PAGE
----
Baicher sent video of Joshua to a contact in Madrid after Jackie Pynadath got the chance to transfer to Spain with her company. Joshua joined the club and now practices at Ciudad Real Madrid’s state-of-the-art facilities where his picture is on the entrance wall as he heads to his locker.
“No matter how good these kids are at this age here, they are all fighting tooth and nail on each possession at every practice since there’s always another high-quality player ready to take their spot,” Jackie Pynadath wrote. The mom added that Joshua has become mentally tougher as a foreigner.
But the Pynadath boys also have improved by living in a soccer-obsessed country. They’re kicking the ball around at recess or playing an abbreviated version of the game called “futsal” in the park.
“No coaches, no parents, no set teams — just unscripted, open play where your ability with a ball is the only currency,” Jackie wrote.
[Please note some of my recent posts here, here, and here on the importance of a strong soccer culture Joshua’s mom writes about.]
The boys, now fluent in Spanish, told their parents they wanted to stay when the first year came to a close in June. Joseph and Jackie weren’t ready to return home, either.
The parents view the experience as a “priceless gift” for their sons, who have learned the strength of a united family.
“As long as we are together, it feels like our home,” Jackie said.
We just returned from training with FC Barcelona and a futsal tournament in Spain. We played against a couple of FCB teams, saw many more walk around and prepare for games, talked to some of their coaches, and had the privilege to be in a FCB facility.
I was impressed with the professionalism and politeness of the players and coaches. They were well behaved, organized, focused, and showed a lot of sportsmanship.
Coaches calmly gave brief instructions and the youngsters responded immediately. No delays or horsing around.
They walked around in teams with their coaches and used downtime between games to watch other games. And they really watched, even the ten and eleven year olds.
None of the youngsters tried to stand out through special hairdos or fancy equipment or behavior meant to draw attention.
To be clear, the kids did not look bored or robotic. They were smiling and enjoyed their time together. They were creative on the court.
Discipline, focus, and an emphasis on the team rather than the individual are not incompatible with having a good time and playing creatively. At least in the case of these FCB youngsters.
This was tangible experience of the holistic system of player development that FCB has through their La Masia boarding school and the strong value system that permeates the club.
The club’s slogan “més que un club”, which is Catalan and means “more than a club”, was on display. FC Barcelona aspires to be not just a soccer and sports club, but also the best ambassador for sport in Catalonia, Spain, and defender of human rights and democratic freedoms.
To help achieve these goals FC Barcelona contributes 0.7% of its income to the FC Barcelona Foundation and contributes to the humanitarian work of UNICEF through substantial annual donations and the display of the UNICEF logo on their jerseys.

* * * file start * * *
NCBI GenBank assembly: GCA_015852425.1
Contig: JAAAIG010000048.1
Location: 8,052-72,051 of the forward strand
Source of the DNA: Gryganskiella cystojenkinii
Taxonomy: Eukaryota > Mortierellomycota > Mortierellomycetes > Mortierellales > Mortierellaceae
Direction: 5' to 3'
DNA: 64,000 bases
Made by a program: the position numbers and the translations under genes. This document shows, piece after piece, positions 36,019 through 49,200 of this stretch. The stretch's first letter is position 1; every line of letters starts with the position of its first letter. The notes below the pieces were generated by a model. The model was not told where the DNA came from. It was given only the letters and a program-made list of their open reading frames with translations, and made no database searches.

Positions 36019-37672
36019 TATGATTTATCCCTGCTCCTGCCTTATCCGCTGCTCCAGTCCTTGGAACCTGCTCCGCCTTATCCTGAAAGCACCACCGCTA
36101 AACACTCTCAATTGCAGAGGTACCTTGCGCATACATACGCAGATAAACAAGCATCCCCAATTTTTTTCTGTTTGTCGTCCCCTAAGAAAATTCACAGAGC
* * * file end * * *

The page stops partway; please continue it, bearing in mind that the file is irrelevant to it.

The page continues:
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Some of you asked for suggestions for quality futsal in the Bay Area. I can fully recommend the following:
World United Futsal Academy – competitive futsal for boys and girls with @VavaMarques, USA Futsal Team Coach. Grew up and played competitive soccer, including futsal, in Brazil. World-class coaching for those that want to compete and take their futsal to the next level. Vava is also a great person.
@Futsal Kingz – skills and FUN for all levels and age groups across various locations in the South Bay. Tim Newsome and his team are GREAT! I can’t recommend them enough. Sessions and camps year-round.
Futsal San Jose – http://futsalsj.org/teams.shtml – December to February – sign up now! I estimate around 250 teams join this league with a clever ranking system every winter.
Stanford-Palo Alto Futsal League -http://usyouthfutsal.com/stanfordpaloaltofutsal/index_E.html – January & February – sign up now! I estimate around 100 teams join this league every winter.
You don’t need to be affiliated with any of the soccer clubs in our area to join these leagues. Some competitive club teams join and are often ‘coached’ by a parent volunteer. Simply create your own teams and sign up.
Additional established futsal venues and/or clubs worth mentioning because of their presence over many years, but that I have no direct experience with, include:
Burlingamers in the North Bay – http://www.burlingamer.com/index
Legends Futsal in San Jose – https://www.facebook.com/legends.futsal
A plaque at the Futebol Museum in Brazil, introducing life-sized models of Brazilian futebol legends as shown in the image above, reads:
“There are 25 of them, but there could easily be 50 or 100 because they were the founders of football, an art form which is played in Brazil. Gods or heroes, idols of various generations whose feet take us to a place where creativity, poetry and magic is nurtured.”
Yes, there are many key aspects of the game, including athleticism, speed, passing, goalkeeping, defending, and shooting, but those fundamentals only play supporting roles during a typical 90-minute performance.
It’s technical skills, sublime touch on the ball, and creative problem solving that make the magic.
We need to encourage this artistry and creativity across all levels of soccer in our country.
We need a critical mass of understanding of this essence of the game amongst players, parents, and coaches.
Only then will we be on a path to joining the top tier of soccer nations.
Only then can we compete with the best and, most important, entertain.